Abran Alvarado US History 3rd Period 9/19/2015 Dawes Aact The Dawes act is where the government put the Indians land for sale. People had to go race and claim there land. Some people even died over the land. The president of the United States surveyed the land, and he separated it.
There have been plenty of encounters with Native Americans being forced from their land but this is one of the most significant. Native Americans had three options when settlers first came: they could assimilate with the encroaching European population, they could be relocated, or they could genocide. While being relocated there was major death count. To stop the death count from theses relocations Congress attempted to create a separate Homestead Act for the Natives called the Dawes Act but it failed. So instead of helping the Native Americans they decided to turn them into European Natives and change their ways.
The dispersing of the Indians, particularly the five civilized tribes of the southwest: Cherokee, Chickasaw, Choctaw, Creek and Seminole fairly began before the approval of the Indian Removal Act. As the European-Americans were progressing the procedure of passing the Act was bound to happen. They were once a secluded society and now forced to a loss of war. The Indian Removal Act was signed on 1830 by President Andrew Jackson. The act allowed President Andrew Jackson to provide the states with federal funds to remove the civilized tribes and reject the Indians from letting them to be part of the European-American society.
Passed in 1887 the Dawes Act, also known as The General Allotment Act, assigned portions of Native American reservations into individual and family hands. Individuals received either 80 or 160 acre plots, and in some instances families received higher acreages. In 1887, over 135 million acres of American soil belonged to Native Americans. In 1934, that number had been reduced to a little over 45 million. The remaining land was sold to settlers, much of it for little or no money.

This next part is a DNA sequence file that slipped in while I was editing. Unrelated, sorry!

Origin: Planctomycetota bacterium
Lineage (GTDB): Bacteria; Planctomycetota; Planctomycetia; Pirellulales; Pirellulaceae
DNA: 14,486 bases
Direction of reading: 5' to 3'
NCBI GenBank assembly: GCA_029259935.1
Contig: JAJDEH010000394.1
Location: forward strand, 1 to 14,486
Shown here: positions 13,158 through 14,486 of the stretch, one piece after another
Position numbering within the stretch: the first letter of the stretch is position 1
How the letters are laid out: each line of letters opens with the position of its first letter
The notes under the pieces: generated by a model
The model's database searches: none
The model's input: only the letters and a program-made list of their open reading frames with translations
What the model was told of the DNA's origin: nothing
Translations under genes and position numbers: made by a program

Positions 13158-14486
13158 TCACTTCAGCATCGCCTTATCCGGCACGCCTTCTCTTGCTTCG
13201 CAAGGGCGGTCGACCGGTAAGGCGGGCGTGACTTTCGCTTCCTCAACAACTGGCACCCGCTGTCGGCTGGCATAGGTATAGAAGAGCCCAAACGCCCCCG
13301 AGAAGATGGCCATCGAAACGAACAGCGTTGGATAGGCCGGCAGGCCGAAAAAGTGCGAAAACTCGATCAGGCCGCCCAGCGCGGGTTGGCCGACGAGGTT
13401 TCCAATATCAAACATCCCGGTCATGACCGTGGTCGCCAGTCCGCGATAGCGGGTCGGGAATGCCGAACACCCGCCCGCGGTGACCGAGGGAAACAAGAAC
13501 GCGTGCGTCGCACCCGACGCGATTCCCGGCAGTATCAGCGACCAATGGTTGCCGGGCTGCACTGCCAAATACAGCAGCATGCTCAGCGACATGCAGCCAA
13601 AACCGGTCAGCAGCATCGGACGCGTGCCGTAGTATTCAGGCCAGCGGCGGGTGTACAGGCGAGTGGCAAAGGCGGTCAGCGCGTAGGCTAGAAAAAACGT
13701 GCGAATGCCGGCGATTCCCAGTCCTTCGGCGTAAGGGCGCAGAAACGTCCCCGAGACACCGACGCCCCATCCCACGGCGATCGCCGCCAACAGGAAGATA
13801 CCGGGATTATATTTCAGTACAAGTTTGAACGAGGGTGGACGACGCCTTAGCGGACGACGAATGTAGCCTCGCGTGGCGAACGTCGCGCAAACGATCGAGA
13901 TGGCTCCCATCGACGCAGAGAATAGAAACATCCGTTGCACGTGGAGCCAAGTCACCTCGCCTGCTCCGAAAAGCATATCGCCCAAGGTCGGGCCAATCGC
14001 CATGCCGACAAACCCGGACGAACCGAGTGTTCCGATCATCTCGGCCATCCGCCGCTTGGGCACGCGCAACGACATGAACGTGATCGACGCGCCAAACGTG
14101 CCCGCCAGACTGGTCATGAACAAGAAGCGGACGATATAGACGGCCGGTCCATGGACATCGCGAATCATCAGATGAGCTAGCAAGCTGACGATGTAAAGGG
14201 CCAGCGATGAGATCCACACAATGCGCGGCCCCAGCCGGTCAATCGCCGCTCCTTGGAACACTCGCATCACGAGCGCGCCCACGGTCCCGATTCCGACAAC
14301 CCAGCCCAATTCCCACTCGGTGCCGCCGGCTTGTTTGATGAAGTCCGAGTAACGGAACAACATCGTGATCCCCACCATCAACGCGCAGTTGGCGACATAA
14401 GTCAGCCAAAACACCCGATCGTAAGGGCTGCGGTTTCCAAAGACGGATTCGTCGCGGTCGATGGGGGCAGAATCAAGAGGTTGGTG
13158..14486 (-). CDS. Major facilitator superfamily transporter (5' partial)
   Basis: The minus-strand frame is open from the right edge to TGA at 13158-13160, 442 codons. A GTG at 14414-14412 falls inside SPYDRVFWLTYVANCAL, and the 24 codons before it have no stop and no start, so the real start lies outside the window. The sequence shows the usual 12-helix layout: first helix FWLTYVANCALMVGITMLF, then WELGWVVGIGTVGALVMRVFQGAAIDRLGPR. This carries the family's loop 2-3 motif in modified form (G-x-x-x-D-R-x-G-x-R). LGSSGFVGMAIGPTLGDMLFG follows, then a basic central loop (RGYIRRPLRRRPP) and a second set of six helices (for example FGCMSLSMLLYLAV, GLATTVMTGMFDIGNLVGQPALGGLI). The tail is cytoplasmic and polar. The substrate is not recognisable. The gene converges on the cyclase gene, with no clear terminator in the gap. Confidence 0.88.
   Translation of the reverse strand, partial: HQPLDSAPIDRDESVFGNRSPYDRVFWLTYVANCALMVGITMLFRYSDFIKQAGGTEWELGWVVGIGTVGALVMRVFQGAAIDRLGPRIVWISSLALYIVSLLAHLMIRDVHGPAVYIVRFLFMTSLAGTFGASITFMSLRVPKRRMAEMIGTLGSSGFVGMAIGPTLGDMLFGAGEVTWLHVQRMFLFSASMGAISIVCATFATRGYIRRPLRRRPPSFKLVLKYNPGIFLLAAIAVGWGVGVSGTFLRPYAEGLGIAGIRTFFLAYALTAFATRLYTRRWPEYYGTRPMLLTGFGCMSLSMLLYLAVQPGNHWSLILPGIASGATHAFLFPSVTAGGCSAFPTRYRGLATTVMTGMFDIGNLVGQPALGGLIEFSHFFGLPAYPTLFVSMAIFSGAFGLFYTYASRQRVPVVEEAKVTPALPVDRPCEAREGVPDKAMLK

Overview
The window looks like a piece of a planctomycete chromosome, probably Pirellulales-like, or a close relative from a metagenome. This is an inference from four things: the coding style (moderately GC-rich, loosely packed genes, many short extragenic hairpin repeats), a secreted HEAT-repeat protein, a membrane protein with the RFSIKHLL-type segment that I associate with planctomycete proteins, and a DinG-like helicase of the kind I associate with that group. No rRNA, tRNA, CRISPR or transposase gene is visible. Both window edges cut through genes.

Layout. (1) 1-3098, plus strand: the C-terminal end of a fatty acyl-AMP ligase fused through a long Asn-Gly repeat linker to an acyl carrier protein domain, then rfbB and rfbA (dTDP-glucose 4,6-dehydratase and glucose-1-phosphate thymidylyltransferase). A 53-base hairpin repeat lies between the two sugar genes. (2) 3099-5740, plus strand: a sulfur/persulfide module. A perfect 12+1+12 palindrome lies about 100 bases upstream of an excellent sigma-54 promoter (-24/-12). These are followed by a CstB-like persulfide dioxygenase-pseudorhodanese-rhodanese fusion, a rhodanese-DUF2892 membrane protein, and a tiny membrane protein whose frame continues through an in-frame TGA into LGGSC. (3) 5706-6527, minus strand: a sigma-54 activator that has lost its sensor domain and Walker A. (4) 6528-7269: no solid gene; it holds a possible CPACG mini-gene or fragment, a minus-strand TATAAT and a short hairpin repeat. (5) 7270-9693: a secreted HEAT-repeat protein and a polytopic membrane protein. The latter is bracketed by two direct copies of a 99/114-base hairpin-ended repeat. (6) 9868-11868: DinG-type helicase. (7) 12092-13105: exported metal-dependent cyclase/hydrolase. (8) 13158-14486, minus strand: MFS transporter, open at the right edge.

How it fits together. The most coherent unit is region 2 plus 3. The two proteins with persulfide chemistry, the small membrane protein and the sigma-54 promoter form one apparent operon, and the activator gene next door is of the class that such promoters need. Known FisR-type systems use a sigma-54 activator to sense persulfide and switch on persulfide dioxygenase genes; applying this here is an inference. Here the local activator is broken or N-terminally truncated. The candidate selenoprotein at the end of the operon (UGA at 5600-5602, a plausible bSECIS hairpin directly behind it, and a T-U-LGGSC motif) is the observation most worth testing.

Indians have always had their things taken from them by whites. However, the U.S. Government may have gone too far on this one. After being taken from their original lands and put on small reservations, some Indians have been wanting all whites to suffer. These people of the Sioux tribe were called Ghost Dancers. They believed if they did a certain dance, their gods would destroy the U.S. and similar establishments.
The Native Americans, also known as Indians, were the early inhabitants of America. They travelled from Asia to America over 30,000 years ago. They have lived separately from other Asians for so long that they have genetic and cultural difference. Indians occupied America and called it home for thousands of years before the first Europeans had discovered it. This is one key reason why the Indian Removal Act was cruel, unjust, and immoral.
Life for the Native Americans was much harder during and after the western expansion. For example, the US took land from the Indians leading the formation of reservations, White men almost hunted the Buffalo , an important food source for the Indians, to extinction, and forced the Indians to get rid of their culture. Because of the western expansion, the area of land the Indians could occupy decreased significantly. The government would make treaties with the Indians allowing them to keep a certain area of land, but this would soon be broken ; When the Pacific Railroad Act was passed it stated that wherever a track was laid the company would own any land 200 ft surrounding the track including Indian land ; the Government would make sure that